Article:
While it’s still a relatively new practice in Canada, there are obvious advantages where the potential exists. For owners, it’s a way to make good use of assets without demolishing the building and starting again. An office-to-residential conversion can be ready for market in less than half the time of a traditional build, according to Steven Paynter, principal at architecture, design, planning and consulting firm Gensler. And estimates put the cost at about half, too.
Another advantage is that interior work can take place on every floor of the building simultaneously, allowing crews to flood the building and work on multiple elements at one time. And not only do these projects turn around quickly, but more safely, too, since they don’t involve working at heights or in severe weather, and there’s additionally no craning required of very heavy objects.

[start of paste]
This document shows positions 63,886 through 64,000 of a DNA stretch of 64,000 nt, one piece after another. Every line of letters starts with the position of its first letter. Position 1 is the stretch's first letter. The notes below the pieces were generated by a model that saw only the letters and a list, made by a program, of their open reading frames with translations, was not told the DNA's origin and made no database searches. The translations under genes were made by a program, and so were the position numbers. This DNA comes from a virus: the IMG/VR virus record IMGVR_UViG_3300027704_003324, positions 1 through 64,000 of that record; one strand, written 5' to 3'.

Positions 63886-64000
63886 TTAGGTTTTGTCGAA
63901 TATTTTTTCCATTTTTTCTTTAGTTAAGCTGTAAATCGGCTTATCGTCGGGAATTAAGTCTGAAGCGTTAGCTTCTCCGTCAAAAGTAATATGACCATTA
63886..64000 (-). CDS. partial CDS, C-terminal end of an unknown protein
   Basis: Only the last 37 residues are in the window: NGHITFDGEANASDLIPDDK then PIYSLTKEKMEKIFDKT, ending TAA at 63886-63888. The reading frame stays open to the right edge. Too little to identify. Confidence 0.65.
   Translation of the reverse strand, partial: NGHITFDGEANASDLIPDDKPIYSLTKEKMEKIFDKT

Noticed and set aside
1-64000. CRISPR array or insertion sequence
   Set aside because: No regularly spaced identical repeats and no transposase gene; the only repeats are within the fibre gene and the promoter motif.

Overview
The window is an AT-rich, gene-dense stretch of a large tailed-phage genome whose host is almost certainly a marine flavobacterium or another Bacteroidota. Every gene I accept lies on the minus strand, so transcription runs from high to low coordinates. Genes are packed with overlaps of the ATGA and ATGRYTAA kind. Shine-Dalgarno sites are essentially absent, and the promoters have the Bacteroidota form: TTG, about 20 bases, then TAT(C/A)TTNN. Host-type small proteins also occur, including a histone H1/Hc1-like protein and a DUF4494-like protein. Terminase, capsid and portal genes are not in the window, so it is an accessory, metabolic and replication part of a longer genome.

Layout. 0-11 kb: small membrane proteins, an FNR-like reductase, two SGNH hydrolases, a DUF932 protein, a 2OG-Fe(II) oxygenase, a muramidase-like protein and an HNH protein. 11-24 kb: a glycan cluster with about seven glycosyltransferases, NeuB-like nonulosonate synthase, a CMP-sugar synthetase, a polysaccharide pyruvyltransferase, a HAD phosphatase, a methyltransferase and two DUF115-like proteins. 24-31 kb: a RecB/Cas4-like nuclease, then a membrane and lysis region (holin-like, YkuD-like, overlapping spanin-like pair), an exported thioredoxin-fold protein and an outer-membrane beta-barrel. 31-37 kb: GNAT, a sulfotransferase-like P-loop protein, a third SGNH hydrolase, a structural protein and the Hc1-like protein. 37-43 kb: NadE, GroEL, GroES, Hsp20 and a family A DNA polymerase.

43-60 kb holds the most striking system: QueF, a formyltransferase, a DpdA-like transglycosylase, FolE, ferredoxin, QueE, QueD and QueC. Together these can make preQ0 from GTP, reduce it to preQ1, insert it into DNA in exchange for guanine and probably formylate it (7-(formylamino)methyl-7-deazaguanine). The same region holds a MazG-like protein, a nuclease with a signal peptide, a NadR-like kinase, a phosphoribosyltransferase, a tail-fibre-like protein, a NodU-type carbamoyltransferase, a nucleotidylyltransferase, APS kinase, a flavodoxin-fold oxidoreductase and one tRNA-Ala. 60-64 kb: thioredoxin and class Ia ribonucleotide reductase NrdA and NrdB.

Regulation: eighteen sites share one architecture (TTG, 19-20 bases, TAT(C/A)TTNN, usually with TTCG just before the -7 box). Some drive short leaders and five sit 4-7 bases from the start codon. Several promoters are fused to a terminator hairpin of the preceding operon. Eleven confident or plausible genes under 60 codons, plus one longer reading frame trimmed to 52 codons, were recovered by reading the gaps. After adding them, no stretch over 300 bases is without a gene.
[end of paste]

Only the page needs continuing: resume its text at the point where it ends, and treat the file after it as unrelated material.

Environmentally, recycling buildings is about as sustainable as you can get in the built world. Reusing office space has saved 60,000 tons of waste from the dump over Strategic Group’s past four projects, estimates Ken Toews, Senior V.P. of Development at the Alberta-based firm. “The most environmentally friendly building you can build is the one you don’t build,” he says, noting that buildings are also made far more efficient during the conversion process.
Strategic has already completed three office-to-residential conversions in Calgary and Edmonton, along with other projects that have repurposed office buildings to other uses, including a farmers’ market and a self-storage unit.